Banner’s Oireachtas members criticised by mayor for ‘deafening silence’ over Shannon and Aer Lingus situation
CLARE Oireachtas members were criticised by the county mayor for what she said was their “defeaning silence” on Shannon and Aer Lingus
With Aer Lingus having announced the closure of its Shannon cabin crew base and declining to give any indication of when services from the airport will resume, there was lengthy discussion of the situation at Monday’s Clare County Council meeting.
Mayor of Clare Mary Howard called on the county’s Oireachtas members to fight for the airport. “The silence within the county was deafening from our Oireachtas members was deafening and we’ve never had as many Oireachtas members in the past,” she claimed.
“There’s nobody talking about Shannon, nobody talking about Aer Lingus. They’re (Aer Lingus) looking for a subvention and if they do get one there needs to be strings attached, that the Heathrow slots are safe, that they originate in Shannon and terminate in Shannon at night time, and also that the transatlantic flights to New York and Boston are safe.”
When the Shannon stopover was under threat and when the Heathrow slots were temporarily lost to Shannon there were major protests in Clare and Limerick, but Councillor Howard lamented the lack of a response now.
“There’s nothing of that magnitude this time and I think this is probably more profound and more dangerous for the whole Mid-West.”
Councillor PJ Ryan, who is set to succeed Councillor Howard later this week, agreed that Clare’s representatives in the Dáil and Seanad need to get the finger out.
“It certainly is up to our Oireachtas members to make the right noises in Dáil Éireann regarding Aer Lingus. There is already a considerable amount of money put into Aer Lingus so the Government should have some kind of a say.”
He said that Aer Lingus’ new CEO does not have any allegiance to Ireland, while he said it is very important that Clare make its case.
“We have to put up the battle, whether we’re going to lose or not is another day’s work.”
Fianna Fáil’s PJ Kelly called for a little more militancy from the Banner’s representatives in Dublin.
“I hope our seven Oireachtas members will pop over to Cusack Park and pick up Clare jerseys.”
He urged them to threaten to follow the example of Tony Killeen, who famously defied his party on the Shannon stopover, leaving himself outside of Fianna Fáil for a period of time.
“We’re not going to get a result by talking. I would urge the seven Clare people to get together. Whatever their politics they have a common denominator, they’re Clare, they owe it to us,” the Lissycasey man added.
Councillor Pat O’Gorman lamented the current state of the airport, with almost nothing moving in or out.
“I’m looking at the airport every single day and nothing is happening only hares running around and an odd bale of silage being made to keep the grass down. It’s a pure shame to see an international airport going the way its gone.”
Councillor Michael Begley struck a different note from some of the recent statements on the closure of the Aer Lingus base, saying that there needs to be some realism about it, and the focus needs to be on protecting connectivity.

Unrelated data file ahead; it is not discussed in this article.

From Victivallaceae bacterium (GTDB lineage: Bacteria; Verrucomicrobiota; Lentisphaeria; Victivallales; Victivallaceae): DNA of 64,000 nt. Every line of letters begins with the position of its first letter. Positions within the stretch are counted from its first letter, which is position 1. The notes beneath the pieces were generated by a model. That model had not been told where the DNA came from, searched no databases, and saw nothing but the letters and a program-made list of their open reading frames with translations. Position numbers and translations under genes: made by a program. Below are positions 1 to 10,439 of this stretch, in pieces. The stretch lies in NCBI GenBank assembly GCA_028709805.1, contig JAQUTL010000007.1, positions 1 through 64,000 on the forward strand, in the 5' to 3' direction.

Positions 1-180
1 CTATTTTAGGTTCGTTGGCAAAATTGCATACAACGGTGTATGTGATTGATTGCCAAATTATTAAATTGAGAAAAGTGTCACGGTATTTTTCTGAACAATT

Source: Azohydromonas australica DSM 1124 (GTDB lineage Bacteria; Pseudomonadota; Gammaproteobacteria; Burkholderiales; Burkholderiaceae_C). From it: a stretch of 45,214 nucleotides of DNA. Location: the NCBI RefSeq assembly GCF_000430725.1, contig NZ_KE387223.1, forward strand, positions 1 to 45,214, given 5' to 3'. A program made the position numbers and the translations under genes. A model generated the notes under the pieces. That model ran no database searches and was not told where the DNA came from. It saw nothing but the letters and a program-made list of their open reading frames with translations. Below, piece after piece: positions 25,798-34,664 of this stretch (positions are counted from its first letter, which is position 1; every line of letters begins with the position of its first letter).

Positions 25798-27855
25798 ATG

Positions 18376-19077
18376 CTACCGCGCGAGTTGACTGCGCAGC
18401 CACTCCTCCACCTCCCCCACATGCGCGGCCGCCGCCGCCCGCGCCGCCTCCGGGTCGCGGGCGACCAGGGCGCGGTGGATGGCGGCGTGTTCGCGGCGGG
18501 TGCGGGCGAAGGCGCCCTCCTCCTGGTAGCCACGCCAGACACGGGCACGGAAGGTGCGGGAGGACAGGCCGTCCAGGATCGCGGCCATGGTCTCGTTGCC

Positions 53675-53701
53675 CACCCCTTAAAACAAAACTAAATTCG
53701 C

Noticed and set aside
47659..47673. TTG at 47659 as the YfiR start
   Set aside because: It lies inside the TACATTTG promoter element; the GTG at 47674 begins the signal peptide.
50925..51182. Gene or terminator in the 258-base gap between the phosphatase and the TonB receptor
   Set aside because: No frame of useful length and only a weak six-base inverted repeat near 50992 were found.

“Our Oireachtas members shouldn’t be wasting time trying to reverse a business decision made by Aer Lingus and get up their noses on a matter that in the economy of scale for Shannon airport, is at the bottom of the list in my opinion.”
Keeping the links to Heathrow, New York and Boston is what’s most important, he said.
“That’s the basis that everything else revolves around in the operation of Shannon Aiport and I think people should know that.”
He invoked the famous Alcoholic’s Anonymous prayer, about having the courage to change what one can, the serenity to accept what one can’t and the wisdom to know the difference.
Independent Gerry Flynn claimed that Government decisions “have destroyed Shannon international airport and have allowed Dublin Airport to take all the airline business and in turn the west of Ireland’s economic welfare is at risk”.
The Shannon representative said, “For the most part our Oireachtas representatives have made no real impact on persuading the Government to allow even a percentage of airline traffic to Shannon.”
Fine Gael’s Joe Cooney queried if the leaders of the three Government parties have been in touch following an a request for a meeting.
“I want to go back to the special meeting we held about three weeks ago, there was a lot of debate and concern about Shannon Airport and the Mid-West region.
“I proposed the CEO, yourself (Cathaoirleach Mary Howard) and the Oireachtas members meet with the three leaders of the Government parties to outline our concerns as regards Shannon Airport. There were serious concerns raised at the meeting and I’d like an update.”
Councillor Howard said that the Taoiseach and Tanaiste had been written to, but there had been no response by Monday.
Councillor Cooney said the lack of response was a disgrace and urged that the request be made once more.
The meeting also passed a motion proposed by Councillor John Crowe, seeking the appointment of the Clare County Council CEO to the board of Shannon Group.
“We’re really not asking for much, the Council has done an awful lot for Shannon,” said Councillor Crowe.